We thought that by lifting these onerous restrictions, we could ensure that women in these serious circumstances would have timely access to Medicaid-funded abortion care, but we were wrong: desperate calls from women kept coining into our offices a host of barriers were preventing women who were eligible for Medicaid abortions from getting them. At first, we dealt with each case on an emergency basis, but over time we came to realize that we needed to develop a plan to specifically tackle the obstacles to abortion coverage under Medicaid.
Our first step was to meet with abortion providers from across Pennsylvania to talk to them about what was stopping women from accessing Medicaid abortions. We discovered breakdowns at every stage of the process:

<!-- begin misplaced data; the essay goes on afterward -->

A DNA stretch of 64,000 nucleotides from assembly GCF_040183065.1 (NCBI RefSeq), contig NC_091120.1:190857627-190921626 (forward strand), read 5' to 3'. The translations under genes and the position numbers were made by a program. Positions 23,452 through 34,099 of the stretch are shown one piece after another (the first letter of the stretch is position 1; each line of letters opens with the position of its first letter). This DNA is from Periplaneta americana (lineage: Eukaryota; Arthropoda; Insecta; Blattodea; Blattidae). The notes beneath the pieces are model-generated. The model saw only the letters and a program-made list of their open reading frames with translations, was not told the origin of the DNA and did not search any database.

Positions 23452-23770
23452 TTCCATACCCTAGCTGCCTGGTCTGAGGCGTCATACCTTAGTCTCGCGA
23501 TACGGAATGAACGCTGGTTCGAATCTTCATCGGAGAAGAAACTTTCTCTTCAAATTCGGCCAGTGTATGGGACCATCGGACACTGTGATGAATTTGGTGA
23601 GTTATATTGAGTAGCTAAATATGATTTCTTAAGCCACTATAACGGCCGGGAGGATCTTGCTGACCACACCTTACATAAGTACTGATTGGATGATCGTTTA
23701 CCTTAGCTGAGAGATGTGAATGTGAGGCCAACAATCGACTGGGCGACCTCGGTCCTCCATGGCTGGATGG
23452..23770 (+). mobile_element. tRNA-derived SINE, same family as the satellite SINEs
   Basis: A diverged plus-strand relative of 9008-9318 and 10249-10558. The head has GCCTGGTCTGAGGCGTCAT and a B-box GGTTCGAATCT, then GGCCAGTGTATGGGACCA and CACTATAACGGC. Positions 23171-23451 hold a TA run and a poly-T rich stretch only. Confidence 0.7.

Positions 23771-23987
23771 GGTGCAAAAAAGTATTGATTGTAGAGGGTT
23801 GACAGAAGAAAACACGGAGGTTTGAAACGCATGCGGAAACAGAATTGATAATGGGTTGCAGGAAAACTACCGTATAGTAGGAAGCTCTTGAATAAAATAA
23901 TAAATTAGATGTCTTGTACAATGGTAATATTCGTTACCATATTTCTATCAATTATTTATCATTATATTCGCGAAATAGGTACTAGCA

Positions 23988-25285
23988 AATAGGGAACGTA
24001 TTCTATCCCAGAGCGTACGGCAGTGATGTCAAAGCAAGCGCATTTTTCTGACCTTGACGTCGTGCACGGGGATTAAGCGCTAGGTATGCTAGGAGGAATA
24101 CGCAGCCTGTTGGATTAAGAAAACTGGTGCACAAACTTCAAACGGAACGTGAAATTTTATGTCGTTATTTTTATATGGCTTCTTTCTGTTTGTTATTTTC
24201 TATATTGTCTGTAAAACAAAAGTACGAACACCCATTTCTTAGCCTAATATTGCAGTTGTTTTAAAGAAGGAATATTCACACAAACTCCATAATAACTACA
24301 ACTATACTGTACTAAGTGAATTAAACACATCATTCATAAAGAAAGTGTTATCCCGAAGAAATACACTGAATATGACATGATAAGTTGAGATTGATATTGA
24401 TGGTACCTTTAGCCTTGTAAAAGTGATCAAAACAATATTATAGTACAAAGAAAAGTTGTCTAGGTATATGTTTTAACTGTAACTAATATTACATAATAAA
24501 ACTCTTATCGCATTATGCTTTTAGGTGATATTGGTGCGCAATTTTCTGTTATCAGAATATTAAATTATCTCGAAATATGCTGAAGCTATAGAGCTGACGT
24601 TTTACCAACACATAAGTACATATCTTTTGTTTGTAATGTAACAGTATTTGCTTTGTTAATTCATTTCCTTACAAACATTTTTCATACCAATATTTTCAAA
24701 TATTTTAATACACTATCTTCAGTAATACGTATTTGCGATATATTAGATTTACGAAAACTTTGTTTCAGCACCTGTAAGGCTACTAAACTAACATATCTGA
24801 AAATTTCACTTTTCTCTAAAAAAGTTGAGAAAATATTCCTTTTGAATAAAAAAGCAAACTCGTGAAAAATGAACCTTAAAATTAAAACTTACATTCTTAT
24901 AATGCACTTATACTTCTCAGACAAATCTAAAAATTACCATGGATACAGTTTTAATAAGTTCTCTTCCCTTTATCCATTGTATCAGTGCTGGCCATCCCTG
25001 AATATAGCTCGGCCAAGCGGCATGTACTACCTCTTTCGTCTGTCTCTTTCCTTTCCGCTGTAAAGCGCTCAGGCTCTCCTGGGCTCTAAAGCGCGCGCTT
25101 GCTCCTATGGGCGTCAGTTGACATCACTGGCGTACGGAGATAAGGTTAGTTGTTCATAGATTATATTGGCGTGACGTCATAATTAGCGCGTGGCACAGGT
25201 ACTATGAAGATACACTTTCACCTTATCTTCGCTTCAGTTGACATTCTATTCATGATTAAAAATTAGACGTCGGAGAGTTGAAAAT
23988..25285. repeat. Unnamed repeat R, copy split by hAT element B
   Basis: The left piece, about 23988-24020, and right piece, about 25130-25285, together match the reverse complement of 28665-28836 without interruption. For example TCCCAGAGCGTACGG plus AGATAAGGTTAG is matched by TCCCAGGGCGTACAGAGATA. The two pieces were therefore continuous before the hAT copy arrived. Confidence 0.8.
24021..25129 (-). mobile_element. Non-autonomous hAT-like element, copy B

- The forms to be filled out by providers and women to show eligibility for a Medicaid abortion were confusing and intimidating. They required survivors to know the legal distinction between rape and incest, and to give the date of the assault that led to their pregnancy (an impossibility for some incest survivors who had been assaulted repeatedly); the forms implied that only the doctor providing the abortion could complete the certification: and they required the survivor to check off whether or not she had reported the crime to the police, without informing her that a police report was not necessary.
- Many doctors did not believe women who told them they had become pregnant from rape. Some doctors imposed a quota on themselves, setting an arbitrary limit on the number of abortions they were willing to provide for rape survivors.
- Some providers would not accept Medicaid forms from certain HMOs; the HMOs were not familiar with the legal requirements governing Medicaid abortion.